Bogota, Colombia[edit]

Anon from Bogota, Colombia has made three changes to the article recently all focused on what I would call "re-branding" information. this and this are the two most detailed examples. It seems that editor is primarily concerned with detailing licensing. Walter Görlitz (talk) 18:45, 19 April 2014 (UTC)

Revert to clean up[edit]

ClareTheSharer, the relevant consensus for the content and appearance of a disambiguation page is at Wikipedia:Disambiguation and Wikipedia:Manual of Style/Disambiguation pages. In particular, see the sections dealing with on what not to include.

Perhaps you can explain why you are re-adding articles titles that do not match the term being disambiguated ("OpenOffice")? Such as "OpenDocument", or "NeoOffice" or "OpenDoc"? --Tóraí (talk) 13:01, 7 August 2014 (UTC)

I'm just reflecting earlier discussion on this talk page (and those of the various topics that are disambiguated). As an example, a user who has not been keeping up with the projects and is looking for "OpenOffice" might well actually want to find "LibreOffice" since they form an unbroken tradition (more so than AOO as far as I can tell). Omitting a pointer to "LibreOffice" from this DAB is thus a political choice for anyone who has read the whole discussions. I think the same applies to the other cases, and whatever the rules say this case needs considering on its merits.
I am definitely no expert, but your certainty of interpretation does not seem to match the earlier discussions and your bold, undiscussed actions don't seem to respect their good faith. Hence, I was bold back! Reading all the articles on this topic has taught me there are no easy answers and that each choice conflicts with and/or expresses a strongly-held POV.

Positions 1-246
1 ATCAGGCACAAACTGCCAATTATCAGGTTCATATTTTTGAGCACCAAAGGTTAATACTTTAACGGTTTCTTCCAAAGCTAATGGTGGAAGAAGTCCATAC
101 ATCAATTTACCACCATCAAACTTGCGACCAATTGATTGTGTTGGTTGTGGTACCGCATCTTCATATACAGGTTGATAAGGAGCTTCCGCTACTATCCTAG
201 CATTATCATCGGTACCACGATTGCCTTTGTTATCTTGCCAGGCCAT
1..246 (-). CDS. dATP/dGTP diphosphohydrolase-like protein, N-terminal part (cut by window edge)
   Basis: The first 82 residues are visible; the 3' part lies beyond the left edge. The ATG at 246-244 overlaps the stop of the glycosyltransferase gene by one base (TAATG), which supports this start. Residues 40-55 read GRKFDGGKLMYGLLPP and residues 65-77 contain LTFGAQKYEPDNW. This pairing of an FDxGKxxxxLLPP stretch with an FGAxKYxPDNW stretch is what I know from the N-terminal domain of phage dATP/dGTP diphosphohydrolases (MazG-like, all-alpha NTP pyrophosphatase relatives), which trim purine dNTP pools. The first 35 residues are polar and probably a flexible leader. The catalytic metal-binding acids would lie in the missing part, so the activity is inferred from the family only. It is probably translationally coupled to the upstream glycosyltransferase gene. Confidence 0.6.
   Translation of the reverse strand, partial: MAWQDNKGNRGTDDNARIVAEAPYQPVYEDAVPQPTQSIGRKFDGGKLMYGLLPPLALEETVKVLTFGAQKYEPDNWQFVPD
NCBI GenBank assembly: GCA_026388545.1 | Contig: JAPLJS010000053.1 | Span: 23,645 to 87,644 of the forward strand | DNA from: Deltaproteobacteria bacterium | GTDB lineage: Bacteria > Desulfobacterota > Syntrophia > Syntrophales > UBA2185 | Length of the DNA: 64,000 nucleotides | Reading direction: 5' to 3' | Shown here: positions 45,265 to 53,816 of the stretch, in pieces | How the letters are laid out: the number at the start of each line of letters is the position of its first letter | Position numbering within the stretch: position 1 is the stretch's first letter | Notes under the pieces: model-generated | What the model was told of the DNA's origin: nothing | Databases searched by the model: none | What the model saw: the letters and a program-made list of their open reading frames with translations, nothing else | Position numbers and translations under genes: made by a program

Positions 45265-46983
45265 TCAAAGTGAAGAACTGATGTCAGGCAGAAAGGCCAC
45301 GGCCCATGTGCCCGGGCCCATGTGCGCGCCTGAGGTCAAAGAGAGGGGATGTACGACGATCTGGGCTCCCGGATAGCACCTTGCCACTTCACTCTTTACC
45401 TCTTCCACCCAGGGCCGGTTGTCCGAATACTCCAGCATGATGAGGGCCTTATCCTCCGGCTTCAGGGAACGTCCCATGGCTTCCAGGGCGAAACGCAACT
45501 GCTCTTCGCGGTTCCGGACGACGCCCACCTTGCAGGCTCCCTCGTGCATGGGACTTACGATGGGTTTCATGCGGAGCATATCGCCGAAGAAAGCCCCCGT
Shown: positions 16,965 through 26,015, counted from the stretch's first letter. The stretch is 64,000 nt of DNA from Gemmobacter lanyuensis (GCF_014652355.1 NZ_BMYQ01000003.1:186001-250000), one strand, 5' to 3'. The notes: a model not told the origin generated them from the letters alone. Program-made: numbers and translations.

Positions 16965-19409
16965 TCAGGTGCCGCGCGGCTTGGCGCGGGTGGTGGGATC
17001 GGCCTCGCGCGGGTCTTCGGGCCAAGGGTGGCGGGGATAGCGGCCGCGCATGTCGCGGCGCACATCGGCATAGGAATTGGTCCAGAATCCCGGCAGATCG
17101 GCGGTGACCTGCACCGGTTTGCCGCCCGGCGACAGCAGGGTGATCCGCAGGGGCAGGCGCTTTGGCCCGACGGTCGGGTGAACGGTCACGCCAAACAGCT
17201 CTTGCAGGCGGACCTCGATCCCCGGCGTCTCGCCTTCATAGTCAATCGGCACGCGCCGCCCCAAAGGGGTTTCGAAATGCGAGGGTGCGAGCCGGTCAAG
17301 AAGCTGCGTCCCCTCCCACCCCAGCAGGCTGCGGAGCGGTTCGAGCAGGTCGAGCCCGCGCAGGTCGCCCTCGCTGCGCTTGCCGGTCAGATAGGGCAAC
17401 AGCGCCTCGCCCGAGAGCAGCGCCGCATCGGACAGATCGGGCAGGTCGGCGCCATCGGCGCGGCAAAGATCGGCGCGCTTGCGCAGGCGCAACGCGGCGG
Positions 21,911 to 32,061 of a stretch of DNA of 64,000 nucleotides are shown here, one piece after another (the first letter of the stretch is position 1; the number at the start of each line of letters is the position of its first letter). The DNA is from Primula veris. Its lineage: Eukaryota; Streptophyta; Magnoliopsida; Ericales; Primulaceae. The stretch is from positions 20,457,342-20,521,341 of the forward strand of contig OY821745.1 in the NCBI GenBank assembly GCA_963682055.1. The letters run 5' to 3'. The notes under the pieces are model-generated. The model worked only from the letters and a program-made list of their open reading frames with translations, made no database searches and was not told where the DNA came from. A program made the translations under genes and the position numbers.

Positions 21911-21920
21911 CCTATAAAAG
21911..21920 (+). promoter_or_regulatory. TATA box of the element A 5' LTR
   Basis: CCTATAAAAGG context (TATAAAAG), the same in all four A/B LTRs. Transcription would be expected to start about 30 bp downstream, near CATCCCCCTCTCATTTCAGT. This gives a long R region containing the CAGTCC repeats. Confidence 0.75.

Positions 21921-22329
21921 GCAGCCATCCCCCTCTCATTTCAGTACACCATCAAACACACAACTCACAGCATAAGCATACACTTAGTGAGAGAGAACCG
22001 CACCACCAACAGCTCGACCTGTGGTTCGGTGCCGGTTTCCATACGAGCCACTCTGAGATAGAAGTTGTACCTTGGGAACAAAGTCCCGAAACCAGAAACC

I realise you are highly experienced at WP and need no lectures, but I suggest you make a gentle case for each incremental change you want to make rather than a sweeping mass deletion of a balanced consensus on this DAB that has taken a long time to evolve in a politically charged space. As I have been learning as I have studied the history of Open Office, large unexplained commits are rarely acceptable :-) ClareTheSharer (talk) 13:39, 7 August 2014 (UTC)
The consensus is not the way that Tóraí has been wanting it to be listed. I'm not sure why you're arguing so hard against WP:CONSENSUS. Walter Görlitz (talk) 13:51, 7 August 2014 (UTC)
Many of the topics were dealt with above in the Requested move discussion. Walter Görlitz (talk) 13:56, 7 August 2014 (UTC)
@ClareTheSharer: Those are reasonable concerns. However, the place to deal with them is in the relevant article. Not every page needs to be a battle ground.
This page was marked for clean up and the relevant consensus is at Wikipedia:Manual of Style/Disambiguation pages. A local consensus does not override wider community guidelines. --Tóraí (talk) 14:42, 7 August 2014 (UTC)
LibreOffice, etc. could reasonable be added to the See also section but as noted by the IP above, "LibreOffice should not be suggested as a disambiguation term." Same with the other non-ambiguous terms. --Tóraí (talk) 14:47, 7 August 2014 (UTC)
@Tóraí: I think we need to ask who is likely to be visiting this disambiguation page. For some, it will be a matter of a typographical similarity and for some it will be seeking a different topic. But I believe for most it will be because, having encountered historically, they are researching the topic of either the word processors they used to know as or possibly the file formats they pioneered. Those people need to have a clear navigation path to the full family of articles which someone seeking "" would now seek. For me, that means clear and co-located pointers to Apache OpenOffice and to LibreOffice (I'm not of the opinion NeoOffice matters much but I'm sure others will differ). As such the consensus page which has long been located here seems to me to be a great fit for the most likely use cases, and while I recognise your strength of feeling I don't believe the edits you are proposing make things better for many people. (By the way, life is complicated and I may not respond instantly to messages on WP at present, but I'm not ignoring you; sorry if you feel I am) ClareTheSharer (talk) 00:52, 15 August 2014 (UTC)
No problem about not responding quickly to WP messages. Take your time.